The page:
A Closer Look at The Die Cutting Process

The process of die cutting is versatile, allowing manufacturers to create almost any type of shape or pattern and in different types of materials. Creating a custom job is easy to do with this process, so every industry can utilize die cuts. To understand more about what the process includes, here is a closer look at die cutting.

How It Works

Die cutting reduces material waste, defects, and keeps the process moving faster than traditional forms of manufacturing. There are more pieces produced with precision die cutting because of its overall efficiency. This is done with predesigned cuts, created from steel. These molds are used for punch pressing, which acts like industrial cookie cutters, creating shapes and being formed into finished pieces from metal, plastic, rubber, composite, and wood. The die cutters direct how machinery should cut around thin material pieces while also helping to shape and mold them.

Rotary die cutting is another process that includes a special type of press. Material is fed into the press while a rotary tool cuts out the shapes, creates creases, or makes perforations. As the material is cut into smaller parts, gears force a rotation that ensures the cuts are exact. This can stay at a single step or multiple steps are utilized to make multiple cuts to the same pieces for a more complex job.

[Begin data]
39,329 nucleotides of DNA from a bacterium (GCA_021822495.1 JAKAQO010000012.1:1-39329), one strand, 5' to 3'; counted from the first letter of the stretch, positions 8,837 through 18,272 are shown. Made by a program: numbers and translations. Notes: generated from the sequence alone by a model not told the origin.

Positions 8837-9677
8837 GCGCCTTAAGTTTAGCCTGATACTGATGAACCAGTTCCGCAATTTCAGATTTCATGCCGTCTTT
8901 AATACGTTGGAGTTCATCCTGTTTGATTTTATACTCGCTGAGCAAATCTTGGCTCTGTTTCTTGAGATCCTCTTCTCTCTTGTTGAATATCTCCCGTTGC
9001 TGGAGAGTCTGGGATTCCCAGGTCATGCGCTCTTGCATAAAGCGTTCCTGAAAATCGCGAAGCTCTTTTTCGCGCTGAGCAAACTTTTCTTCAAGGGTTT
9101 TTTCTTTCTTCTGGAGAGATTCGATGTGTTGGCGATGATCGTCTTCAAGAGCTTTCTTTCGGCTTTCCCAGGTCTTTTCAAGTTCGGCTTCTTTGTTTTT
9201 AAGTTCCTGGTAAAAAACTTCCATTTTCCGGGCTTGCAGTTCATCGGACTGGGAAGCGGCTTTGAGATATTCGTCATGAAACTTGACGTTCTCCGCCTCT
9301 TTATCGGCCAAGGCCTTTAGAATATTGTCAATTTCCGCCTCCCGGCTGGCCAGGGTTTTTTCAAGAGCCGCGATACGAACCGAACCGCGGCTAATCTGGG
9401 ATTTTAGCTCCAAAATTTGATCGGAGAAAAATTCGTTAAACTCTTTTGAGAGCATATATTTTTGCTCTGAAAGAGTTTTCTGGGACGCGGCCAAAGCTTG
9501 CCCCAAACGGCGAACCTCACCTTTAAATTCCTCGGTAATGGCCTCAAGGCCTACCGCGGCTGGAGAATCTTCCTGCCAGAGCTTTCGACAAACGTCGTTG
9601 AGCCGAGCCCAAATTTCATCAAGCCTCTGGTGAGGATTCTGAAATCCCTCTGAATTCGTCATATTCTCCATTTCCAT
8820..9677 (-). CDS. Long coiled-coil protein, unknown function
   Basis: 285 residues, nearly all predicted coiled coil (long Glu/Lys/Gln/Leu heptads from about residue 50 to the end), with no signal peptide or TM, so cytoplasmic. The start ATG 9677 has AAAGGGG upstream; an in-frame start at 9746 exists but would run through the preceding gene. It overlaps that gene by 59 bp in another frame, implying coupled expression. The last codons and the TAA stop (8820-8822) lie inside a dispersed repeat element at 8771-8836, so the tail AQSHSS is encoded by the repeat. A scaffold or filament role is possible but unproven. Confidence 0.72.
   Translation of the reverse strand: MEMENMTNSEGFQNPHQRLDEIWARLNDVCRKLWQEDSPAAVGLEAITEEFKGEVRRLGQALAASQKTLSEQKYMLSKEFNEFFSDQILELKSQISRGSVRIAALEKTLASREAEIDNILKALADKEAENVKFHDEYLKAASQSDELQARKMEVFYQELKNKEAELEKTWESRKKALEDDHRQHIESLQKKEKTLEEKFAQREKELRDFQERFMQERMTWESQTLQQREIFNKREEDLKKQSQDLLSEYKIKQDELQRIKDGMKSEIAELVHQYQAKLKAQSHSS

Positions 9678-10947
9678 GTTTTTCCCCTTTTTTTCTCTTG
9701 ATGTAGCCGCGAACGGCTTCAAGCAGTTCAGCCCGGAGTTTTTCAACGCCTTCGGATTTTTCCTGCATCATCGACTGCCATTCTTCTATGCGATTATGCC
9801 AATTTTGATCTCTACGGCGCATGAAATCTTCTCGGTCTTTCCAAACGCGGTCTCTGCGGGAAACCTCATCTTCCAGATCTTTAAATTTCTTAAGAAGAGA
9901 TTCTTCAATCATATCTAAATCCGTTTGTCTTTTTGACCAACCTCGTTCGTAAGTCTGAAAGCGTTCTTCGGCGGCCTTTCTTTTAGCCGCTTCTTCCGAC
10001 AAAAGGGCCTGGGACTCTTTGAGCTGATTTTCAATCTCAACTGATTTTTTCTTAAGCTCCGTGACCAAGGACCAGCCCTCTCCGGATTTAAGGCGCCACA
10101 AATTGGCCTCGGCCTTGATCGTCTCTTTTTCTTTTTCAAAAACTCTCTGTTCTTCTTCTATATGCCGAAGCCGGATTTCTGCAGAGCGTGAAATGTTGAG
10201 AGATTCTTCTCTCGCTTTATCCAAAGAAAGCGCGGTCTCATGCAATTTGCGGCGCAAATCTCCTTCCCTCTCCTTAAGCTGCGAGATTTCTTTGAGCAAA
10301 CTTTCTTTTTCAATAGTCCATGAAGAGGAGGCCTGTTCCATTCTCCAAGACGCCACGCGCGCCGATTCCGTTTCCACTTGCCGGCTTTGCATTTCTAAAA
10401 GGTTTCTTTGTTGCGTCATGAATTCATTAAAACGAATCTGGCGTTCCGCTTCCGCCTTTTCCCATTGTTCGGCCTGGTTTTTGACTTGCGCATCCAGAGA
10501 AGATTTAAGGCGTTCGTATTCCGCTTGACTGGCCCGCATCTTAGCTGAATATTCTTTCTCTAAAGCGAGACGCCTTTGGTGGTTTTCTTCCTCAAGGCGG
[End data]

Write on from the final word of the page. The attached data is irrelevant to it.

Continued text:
Depending on the size and capabilities of the machinery, just about any size of product can be created. The biggest benefit of die cutting though is that large projects can have parts created faster and easier. With precision die cuts, the quality does not get worse with wear.

Another benefit is that the same piece of machinery can be used for creating different pieces by simply changing out the dies for each project. This means that manufacturers do not have to use a lot of space for the big machines doing the same job. Instead, there is room to have machinery for doing other steps or projects like bending, extrusion, and curling.

Other Steps to Die Cutting

Once parts are cut, they undergo other steps, such as tooling, splicing, punching, and more to create finished products rather than just pieces. Even if it just means that the edges are smoothed down for safer handling, the die cutting process usually involves more than just cutting. With these extra services available, customers can bring a complete product to market or components to a bigger product.


Operating at the highest quality standards requires a manufacturer to be ISO/TS16949 certified. This means that processes are efficient and monitored for superior results. Clark Rubber and Plastic uses this for the best products for the many industries we service, like

The die cutting process is vital to creating pieces that are used in the bigger products. Once they are all put together, these industries can create more inventory for less money. The money that automation saves companies is passed on to the consumer for less expensive products with more available for purchasing.

If you have a company that needs a dependable die cutting partner or wants any of our services mentioned, request a quote and one of our representatives will contact you.